• History of childhood sexual abuse can be associated with more complicated and difficult “coming out.”
    • Intimate partner violence: 17–45% of lesbians report at least one act of physical violence at the hands of a lesbian partner.
    • Parenthood: A reported 41% of lesbians desire to have a child. Perinatal depression is common and may be more common than in heterosexual women.
      • >30% have biologic children.
        • Often from previous heterosexual relationship
        • Adoption
        • Assisted reproductive technology/donor insemination
        • Some will engage in high-risk sexual behaviors (MSM, “one-night stand”) in an attempt to get pregnant.
        • Providers should discuss parenting with their lesbian patients.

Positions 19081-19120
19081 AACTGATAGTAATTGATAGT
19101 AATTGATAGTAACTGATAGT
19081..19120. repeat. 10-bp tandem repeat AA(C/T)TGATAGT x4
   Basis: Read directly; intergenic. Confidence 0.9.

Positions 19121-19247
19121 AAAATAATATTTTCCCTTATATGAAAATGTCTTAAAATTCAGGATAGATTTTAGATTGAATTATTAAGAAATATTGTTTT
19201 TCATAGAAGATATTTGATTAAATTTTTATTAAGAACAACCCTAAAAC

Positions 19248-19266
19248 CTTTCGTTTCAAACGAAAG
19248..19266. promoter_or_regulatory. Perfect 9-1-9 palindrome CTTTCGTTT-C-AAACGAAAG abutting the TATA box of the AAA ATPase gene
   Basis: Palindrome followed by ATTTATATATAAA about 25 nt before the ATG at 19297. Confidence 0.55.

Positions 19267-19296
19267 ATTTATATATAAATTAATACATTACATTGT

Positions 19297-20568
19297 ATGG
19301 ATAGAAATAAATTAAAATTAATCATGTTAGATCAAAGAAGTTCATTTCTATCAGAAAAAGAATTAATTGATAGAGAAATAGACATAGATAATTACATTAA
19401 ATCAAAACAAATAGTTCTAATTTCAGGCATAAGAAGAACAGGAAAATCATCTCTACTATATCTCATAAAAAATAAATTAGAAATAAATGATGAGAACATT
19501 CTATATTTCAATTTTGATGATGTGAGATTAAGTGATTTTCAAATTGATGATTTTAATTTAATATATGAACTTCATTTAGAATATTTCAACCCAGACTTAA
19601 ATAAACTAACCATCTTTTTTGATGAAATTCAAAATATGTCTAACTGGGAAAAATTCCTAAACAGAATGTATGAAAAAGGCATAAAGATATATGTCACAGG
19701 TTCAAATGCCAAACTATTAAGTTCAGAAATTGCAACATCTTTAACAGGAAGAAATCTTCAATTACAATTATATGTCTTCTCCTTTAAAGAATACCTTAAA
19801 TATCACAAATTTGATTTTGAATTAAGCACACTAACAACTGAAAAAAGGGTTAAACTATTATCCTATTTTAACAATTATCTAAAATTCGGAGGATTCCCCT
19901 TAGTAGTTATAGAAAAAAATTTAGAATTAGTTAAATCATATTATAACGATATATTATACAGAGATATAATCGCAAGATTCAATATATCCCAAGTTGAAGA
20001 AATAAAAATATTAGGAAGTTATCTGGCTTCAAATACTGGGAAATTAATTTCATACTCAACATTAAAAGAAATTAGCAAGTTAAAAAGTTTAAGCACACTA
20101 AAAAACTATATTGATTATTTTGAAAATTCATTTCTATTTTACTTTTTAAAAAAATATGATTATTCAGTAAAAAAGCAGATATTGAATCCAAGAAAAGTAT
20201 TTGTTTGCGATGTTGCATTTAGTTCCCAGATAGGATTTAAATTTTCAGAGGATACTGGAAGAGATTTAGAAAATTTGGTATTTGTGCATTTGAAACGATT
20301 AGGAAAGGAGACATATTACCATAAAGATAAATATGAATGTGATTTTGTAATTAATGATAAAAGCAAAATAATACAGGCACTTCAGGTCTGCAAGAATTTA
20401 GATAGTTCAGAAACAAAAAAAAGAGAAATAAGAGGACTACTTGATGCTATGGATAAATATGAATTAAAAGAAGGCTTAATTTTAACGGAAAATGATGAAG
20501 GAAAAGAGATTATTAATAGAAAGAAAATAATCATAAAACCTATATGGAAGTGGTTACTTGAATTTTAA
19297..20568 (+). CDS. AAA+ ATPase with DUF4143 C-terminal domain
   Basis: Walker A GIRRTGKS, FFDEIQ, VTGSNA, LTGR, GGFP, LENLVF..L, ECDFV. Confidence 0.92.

• Encourage both partners or nonbiologic parent to adopt child to ensure permanent legal relationship to child.
        • Discuss durable power of attorney for health care and finances in the event of death or separation.
        • Adolescents who have been reared in lesbian mother families since birth demonstrate healthy psychological adjustment.
    • Adolescent lesbians
      • Increased risk for eating disorders
      • Higher rates of substance use particularly polysubstance abuse
      • If also having sexual contact with males, higher rates of pregnancy compared to heterosexual counterparts due to (4)
        • High rates of early sexual initiation
        • Greater number of partners
        • Less contraceptive use
      • Higher rates of physical and/or sexual abuse—childhood sexual abuse does not cause children to become LGBTQ
    • Aging lesbians
      • Elders aging “back into the closet”
        • Discrimination by religious and other groups that own nursing homes
        • Fear of discrimination by caregivers/health care workers
        • Few elder care programs specifically directed at LGBT persons

-- To view the remaining sections of this topic, please or --